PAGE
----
The 1972 town meeting adopted a resolution to grant to tenants in the HBIC area protection for their leases beyond the 1997 expiration of the HBIC lease. (That meeting was not properly warned of the resolution so it had no legal effect; however, annual meetings since that time, and the 1982 special leased-land meeting, have granted all lessees, including HBIC lessees, the right to buy the Town's interest in their lots or to sign a 25-year lease with the Town. This arrangement gives property owners holding leases protection in making new investments and in seeking mortgages that might require terms extending beyond the decreasing life of the HBIC lease. Even with this resolution, many property owners have had problems borrowing from banks, which were reluctant to lend mortgage money on property situated on leased land. This situation is discussed in more detail in the section on the Town's decision to sell its leased lots to lessees and sublessees of the HBIC.)

At the 1971 town meeting, voters approved ballot articles permitting first-class restaurants in the HBIC area to sell liquor and allowing grocery stores to sell beer. This ended a lease clause the alleged violation of which many people believed, at the turn of the century, should have voided the lease. The Town had voted "wet" in November 1970. A 1977 opinion by the Town's lawyers confirmed that the HBIC's tax-exempt status also extended to the payment of Precinct taxes.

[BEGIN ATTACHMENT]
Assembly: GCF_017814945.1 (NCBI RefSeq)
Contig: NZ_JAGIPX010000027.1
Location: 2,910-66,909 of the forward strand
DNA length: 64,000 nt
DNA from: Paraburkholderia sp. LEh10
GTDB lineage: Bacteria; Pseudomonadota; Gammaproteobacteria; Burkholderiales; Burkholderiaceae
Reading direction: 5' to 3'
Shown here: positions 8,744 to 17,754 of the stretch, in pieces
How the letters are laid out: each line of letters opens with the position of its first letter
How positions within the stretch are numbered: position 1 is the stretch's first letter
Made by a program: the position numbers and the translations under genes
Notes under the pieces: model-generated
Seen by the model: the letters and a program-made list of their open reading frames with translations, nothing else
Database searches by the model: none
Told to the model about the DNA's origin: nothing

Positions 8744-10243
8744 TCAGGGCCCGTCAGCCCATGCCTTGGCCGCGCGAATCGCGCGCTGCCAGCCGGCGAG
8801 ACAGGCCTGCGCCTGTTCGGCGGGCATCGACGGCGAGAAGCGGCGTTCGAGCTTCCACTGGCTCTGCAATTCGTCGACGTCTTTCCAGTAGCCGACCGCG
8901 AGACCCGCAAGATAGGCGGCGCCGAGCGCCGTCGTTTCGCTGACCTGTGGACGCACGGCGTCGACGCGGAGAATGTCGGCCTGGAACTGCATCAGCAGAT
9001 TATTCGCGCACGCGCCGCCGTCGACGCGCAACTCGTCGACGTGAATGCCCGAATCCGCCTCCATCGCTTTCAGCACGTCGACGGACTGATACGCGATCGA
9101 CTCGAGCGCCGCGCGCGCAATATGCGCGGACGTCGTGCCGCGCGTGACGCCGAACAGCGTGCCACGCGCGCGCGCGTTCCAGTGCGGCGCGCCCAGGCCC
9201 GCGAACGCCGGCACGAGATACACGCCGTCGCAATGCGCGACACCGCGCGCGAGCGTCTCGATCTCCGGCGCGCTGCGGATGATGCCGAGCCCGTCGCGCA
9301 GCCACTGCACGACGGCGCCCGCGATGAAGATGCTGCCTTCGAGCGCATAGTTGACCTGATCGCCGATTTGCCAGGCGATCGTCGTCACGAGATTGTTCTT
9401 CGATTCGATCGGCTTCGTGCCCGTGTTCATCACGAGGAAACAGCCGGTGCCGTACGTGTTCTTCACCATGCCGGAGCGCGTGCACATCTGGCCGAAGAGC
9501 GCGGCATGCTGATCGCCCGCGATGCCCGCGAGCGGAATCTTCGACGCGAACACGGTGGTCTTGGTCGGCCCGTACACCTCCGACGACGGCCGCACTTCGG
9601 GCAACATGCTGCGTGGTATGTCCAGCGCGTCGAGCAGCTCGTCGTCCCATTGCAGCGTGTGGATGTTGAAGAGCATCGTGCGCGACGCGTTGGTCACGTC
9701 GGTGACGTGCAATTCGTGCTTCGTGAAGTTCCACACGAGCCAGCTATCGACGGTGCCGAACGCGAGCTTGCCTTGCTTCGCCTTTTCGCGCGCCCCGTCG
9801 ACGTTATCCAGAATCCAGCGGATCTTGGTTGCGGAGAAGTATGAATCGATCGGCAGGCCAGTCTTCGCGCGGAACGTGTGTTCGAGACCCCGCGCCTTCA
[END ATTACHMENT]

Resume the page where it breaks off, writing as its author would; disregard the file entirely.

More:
The rents charged by the company to its tenants have long been an issue with building owners in the HBIC leasehold, a situation over which the Town has no control. Unlike tenants of a building who can move if their rents increase, the HBIC's tenants are in some ways tied to their land, since they own buildings on the leased lots. Refusal to pay their rent would likely result in an order to move their buildings from the lots. Originally the lot rents were $25 per year, and charges remained low until after World War II, when property values increased dramatically. Increases have been especially marked since 1980.

For many Hampton residents, especially some Beach property owners, a collective sigh of relief will be heard at midnight on March 31, 1997, when the HBIC lease expires. For the Improvement Company, it will be the end of a lucrative business started by a handful of local men who saw the potential value of "wastelands."